- It’s one of the most ubiquitous choruses of the nineties, a boozy chant of a song that, to this day, is instantly recognisable. Chumbawamba’s ‘Tubthumping’ is one of those freakish one-off singles — the sound of a band consolidating all their best ideas around one song so anthemic and infectious that it turned out to be undeniable, never to be repeated and doomed to “one hit wonder” status.
Both now and then, it’s often seen as a novelty single — and in many ways, that’s understandable. It’s a rowdy anthem, ubiquitous in pop culture and pub alike, pummelled by repetition to the point of cliché. On either side of its three week run at the top of the Australian charts were ‘Barbie Girl’ and ‘Dr. Jones’, two similarly ubiquitous hits. With all due respect to Aqua, 1997 was a pretty frivolous time for pop music.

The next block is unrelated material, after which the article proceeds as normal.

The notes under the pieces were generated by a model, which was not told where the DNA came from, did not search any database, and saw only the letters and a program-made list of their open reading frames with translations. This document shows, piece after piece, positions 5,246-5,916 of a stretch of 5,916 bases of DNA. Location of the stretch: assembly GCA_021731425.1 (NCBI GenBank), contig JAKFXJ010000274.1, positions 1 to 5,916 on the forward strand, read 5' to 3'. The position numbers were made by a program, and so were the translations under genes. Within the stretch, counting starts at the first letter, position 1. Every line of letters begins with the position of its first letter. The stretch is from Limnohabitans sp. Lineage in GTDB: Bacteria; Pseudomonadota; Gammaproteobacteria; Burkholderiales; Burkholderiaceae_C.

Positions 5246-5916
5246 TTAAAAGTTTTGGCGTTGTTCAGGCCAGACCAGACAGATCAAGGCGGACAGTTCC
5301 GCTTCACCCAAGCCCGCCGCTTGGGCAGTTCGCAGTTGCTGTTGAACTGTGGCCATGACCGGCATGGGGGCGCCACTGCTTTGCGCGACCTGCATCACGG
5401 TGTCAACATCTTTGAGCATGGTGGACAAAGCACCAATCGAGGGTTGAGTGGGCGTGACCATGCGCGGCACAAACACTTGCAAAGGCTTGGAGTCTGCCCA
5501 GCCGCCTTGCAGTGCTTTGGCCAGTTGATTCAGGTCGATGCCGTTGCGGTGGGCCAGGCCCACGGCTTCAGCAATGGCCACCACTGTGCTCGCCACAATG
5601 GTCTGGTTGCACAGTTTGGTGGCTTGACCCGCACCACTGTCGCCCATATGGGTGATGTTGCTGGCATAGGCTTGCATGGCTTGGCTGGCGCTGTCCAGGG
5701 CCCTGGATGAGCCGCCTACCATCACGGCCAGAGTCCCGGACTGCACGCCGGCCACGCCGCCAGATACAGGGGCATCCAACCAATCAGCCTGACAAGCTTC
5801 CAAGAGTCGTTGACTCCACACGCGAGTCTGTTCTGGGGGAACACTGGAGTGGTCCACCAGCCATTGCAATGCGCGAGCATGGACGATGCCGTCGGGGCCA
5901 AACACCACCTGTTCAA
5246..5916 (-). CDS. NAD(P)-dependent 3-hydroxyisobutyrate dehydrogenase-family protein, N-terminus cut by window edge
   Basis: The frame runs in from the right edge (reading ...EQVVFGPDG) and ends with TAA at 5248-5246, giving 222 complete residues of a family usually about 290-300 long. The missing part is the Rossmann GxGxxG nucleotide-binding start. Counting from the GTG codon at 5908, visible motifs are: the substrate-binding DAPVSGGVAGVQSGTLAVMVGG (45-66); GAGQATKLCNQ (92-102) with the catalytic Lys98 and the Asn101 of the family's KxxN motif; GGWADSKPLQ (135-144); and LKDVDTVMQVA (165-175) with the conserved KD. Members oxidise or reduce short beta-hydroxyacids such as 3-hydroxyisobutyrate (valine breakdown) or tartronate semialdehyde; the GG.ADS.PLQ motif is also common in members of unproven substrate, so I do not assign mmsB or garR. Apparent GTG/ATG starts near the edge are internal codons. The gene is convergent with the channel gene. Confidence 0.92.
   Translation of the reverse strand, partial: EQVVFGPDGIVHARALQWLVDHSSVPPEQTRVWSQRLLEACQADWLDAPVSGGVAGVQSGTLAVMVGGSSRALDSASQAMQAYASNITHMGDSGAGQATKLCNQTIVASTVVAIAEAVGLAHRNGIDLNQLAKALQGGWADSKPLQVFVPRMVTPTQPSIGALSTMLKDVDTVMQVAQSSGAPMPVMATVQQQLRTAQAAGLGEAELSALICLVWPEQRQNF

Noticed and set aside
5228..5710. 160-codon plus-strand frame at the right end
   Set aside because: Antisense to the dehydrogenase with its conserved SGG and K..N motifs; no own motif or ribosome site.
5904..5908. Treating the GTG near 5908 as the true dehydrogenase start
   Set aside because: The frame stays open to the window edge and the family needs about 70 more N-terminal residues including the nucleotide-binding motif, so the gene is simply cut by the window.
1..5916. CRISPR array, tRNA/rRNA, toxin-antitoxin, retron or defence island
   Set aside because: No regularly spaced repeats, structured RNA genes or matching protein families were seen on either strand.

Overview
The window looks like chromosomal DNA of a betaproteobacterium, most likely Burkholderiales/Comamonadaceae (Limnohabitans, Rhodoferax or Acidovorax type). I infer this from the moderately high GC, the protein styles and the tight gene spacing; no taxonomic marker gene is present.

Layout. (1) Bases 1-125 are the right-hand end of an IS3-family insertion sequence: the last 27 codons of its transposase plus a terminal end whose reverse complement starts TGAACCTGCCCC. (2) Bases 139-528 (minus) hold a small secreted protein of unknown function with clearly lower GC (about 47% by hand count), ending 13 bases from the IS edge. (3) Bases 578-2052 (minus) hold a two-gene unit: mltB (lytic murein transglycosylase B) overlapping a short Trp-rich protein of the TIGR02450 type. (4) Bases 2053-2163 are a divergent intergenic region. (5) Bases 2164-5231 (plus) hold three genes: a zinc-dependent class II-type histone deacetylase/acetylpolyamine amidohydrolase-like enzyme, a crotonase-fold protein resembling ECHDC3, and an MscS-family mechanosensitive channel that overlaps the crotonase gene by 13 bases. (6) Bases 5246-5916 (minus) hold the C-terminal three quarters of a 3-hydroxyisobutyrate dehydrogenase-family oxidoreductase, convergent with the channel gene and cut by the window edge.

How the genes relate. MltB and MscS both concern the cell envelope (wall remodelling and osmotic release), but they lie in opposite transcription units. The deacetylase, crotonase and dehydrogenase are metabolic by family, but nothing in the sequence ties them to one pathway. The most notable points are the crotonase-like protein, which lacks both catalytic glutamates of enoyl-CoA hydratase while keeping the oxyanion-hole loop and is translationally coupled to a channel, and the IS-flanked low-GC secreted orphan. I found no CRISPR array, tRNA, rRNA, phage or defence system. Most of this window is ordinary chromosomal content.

But under the surface is one of the strangest and most fascinating stories in pop music — a working class anthem purpose-built for chart domination by a collective of British anarchists who, fifteen years into their career, decided to try and play the system — and ultimately won.